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Massachusetts Supreme Court Holds Statute Requiring GPS Monitoring of Probationers Convicted of Sex Offenses Unconstitutional ‘as Applied’

by Douglas Ankney

The Supreme Judicial Court of Massachusetts held that Massachusetts General Law, chapter 265, § 47 (“G.L. c. 265, § 47”), is overinclusive and is unconstitutional as applied to Ervin Feliz in requiring him to be subject to Global Positioning System (“GPS”) monitoring as a condition of his probation.

The Court concluded that the statute “is overinclusive in that GPS monitoring will not necessarily constitute a reasonable search for all individuals convicted of a qualifying sex offense.”

In December 2014, Feliz was arrested on charges of possession and distribution of child pornography. He was placed on pretrial release with GPS monitoring. After indictment and arraignment in April 2015, Felix was placed on pretrial probation. The GPS monitoring was waived, but Feliz had to report to a probation officer once every 14 days. In April 2016, Feliz pleaded guilty. He was sentenced to five years’ probation. He also was classified as a “level one, non-contact sex offender” and required to register.

Additionally, G.L. c. 265, § 47 requires anyone placed on probation for various enumerated sex offenses to wear a GPS tracking device. Feliz moved to waive the monitoring, arguing that it is an unconstitutional search under article 14 (“art. 14”) of the Massachusetts Declaration of Rights and the Fourth Amendment.

In the motion, Feliz also told the trial court of his experience with “false alerts” from the GPS during his three months of pretrial release. For example, while he was at work, probation personnel phoned him and advised that the monitoring system showed he was not connected to the satellite. He was instructed to go outside and walk around. Sometimes Feliz had to spend hours walking until a connection was made. During this time, he either had to get another employee to cover for him or leave his work unattended. Several times, warrants for his arrest were issued because a connection was not timely made. He risked being fired from his job. The superior court denied his motion, and the Supreme Court granted him a direct appeal.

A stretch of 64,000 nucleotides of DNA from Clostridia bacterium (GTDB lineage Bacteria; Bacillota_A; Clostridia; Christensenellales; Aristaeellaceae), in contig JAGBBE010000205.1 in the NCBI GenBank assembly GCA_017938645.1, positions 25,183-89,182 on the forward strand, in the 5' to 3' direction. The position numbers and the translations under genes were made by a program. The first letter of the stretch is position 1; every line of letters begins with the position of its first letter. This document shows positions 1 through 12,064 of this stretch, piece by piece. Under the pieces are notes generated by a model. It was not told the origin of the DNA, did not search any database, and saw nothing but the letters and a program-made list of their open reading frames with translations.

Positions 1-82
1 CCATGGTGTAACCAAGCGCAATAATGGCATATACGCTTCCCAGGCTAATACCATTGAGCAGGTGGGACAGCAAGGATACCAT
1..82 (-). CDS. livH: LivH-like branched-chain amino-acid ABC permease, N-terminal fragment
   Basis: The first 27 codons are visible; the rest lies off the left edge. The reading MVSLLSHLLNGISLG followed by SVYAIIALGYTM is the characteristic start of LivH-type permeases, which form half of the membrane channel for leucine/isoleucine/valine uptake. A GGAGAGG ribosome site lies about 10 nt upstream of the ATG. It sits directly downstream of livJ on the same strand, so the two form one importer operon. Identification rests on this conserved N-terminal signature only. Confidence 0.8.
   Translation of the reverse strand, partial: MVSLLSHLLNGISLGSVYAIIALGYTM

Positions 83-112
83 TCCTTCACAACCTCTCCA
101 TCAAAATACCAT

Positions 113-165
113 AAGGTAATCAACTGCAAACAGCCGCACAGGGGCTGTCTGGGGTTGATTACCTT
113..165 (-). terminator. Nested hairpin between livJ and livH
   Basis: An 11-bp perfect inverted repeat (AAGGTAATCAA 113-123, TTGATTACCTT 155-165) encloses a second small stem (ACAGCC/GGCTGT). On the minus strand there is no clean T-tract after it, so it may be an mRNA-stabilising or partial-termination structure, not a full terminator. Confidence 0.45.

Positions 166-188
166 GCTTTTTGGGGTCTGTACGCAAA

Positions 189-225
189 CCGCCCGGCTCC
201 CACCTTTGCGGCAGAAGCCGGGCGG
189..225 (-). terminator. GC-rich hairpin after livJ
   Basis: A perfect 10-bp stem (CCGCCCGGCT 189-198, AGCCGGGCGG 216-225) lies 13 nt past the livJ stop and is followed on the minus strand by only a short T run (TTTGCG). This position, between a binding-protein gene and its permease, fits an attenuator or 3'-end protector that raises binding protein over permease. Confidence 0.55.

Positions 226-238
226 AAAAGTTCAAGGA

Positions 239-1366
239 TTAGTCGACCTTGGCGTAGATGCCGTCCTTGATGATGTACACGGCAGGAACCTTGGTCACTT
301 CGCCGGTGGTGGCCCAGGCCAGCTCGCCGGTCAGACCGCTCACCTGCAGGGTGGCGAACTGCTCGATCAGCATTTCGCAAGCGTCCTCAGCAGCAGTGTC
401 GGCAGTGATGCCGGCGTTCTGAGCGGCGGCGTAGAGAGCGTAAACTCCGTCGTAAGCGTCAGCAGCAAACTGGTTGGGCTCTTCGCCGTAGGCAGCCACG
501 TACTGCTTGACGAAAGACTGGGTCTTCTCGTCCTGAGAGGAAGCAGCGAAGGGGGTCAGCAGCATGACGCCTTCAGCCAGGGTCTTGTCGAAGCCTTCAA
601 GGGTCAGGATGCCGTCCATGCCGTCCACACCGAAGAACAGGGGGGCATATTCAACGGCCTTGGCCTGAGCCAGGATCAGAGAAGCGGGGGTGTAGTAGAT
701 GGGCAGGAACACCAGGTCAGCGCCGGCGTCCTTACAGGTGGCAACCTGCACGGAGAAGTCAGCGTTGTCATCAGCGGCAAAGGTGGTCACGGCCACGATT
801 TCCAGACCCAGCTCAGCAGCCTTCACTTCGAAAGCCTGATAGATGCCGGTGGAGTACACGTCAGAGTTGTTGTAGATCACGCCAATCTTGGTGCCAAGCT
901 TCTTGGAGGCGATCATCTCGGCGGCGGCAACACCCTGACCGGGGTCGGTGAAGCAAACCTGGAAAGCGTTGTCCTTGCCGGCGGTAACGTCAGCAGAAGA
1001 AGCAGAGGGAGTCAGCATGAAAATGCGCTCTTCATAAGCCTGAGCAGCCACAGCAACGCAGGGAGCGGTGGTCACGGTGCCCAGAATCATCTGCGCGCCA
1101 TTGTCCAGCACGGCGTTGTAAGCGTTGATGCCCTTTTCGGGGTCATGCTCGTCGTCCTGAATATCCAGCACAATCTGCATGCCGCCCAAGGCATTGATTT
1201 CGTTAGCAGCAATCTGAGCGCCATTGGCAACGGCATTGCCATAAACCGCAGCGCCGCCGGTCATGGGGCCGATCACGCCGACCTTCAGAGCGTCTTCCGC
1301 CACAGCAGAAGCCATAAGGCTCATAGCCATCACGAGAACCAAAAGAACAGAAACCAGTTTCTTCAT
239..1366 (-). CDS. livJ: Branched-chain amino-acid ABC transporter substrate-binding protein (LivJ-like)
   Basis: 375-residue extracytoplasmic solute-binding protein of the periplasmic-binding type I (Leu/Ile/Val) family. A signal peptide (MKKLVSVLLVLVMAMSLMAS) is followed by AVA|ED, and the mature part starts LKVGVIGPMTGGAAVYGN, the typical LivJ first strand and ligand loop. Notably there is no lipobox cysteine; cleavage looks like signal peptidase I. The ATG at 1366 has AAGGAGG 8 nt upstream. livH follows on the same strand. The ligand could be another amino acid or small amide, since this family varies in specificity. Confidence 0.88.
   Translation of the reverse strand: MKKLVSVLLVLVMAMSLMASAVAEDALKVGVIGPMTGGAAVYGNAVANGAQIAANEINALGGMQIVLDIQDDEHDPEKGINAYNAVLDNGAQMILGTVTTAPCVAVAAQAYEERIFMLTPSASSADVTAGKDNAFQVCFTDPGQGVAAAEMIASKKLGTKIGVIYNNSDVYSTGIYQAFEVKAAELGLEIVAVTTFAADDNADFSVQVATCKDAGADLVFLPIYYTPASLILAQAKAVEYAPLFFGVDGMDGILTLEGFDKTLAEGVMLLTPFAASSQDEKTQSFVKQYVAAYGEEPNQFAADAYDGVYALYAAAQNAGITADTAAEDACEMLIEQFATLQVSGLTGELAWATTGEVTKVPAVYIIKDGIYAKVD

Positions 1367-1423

The Court observed that the U.S. Supreme Court has held that GPS monitoring constitutes a search for Fourth Amendment purposes. Grady v. North Carolina, 135 S. Ct. 1368 (2015).

Because G.L. c. 265, § 47 imposes GPS on probationers, it is a warrantless search. Therefore, it must be “reasonable” in light of the totality of the circumstances, including the nature and purpose of the search and the extent to which the search intrudes upon reasonable privacy expectations. Grady. Probationers do have a diminished expectation of privacy as compared to the general public, but the government does not have unlimited ability to infringe on those diminished expectations of privacy. Griffin v. Wisconsin, 483 U.S. 868 (1987). When the government seeks to conduct a search that is more than minimally invasive, art. 14 requires an individualized determination of reasonableness. Landry v. Attorney Gen., 709 N.E.2d 1085 (Mass. 1999). To determine the reasonableness of a search without probable cause, courts balance “the need to search or seize against the invasion that the search or seizure entails.” Commonwealth v. Catanzaro, 803 N.E.2d 287 (Mass. 2004).

The Court found that GPS monitoring of Feliz required him to often spend hours walking until a satellite connection was made, and he was subject to arrest during that time. Thus, the search was more than minimally invasive and required an individualized determination.

The Government argued the monitoring was needed to ensure Feliz complied with the terms of his probation and to act as a deterrent.

The Court rejected those reasons because Feliz complied with his pretrial probation requirements without incident, and as “level one, non-contact” offender, it is unlikely he would re-offend. In short, the Government’s “particularized reasons for imposing GPS monitoring on this defendant do not outweigh the privacy intrusion occasioned by the requirement of GPS monitoring. Therefore, imposing GPS monitoring on this defendant would violate the requirements of art. 14.”

Accordingly, the Court remanded to the superior court for entry of a modified order of probation that does not include GPS monitoring. See: Commonwealth v. Feliz, 119 N.E.3d 700 (Mass. 2019). 

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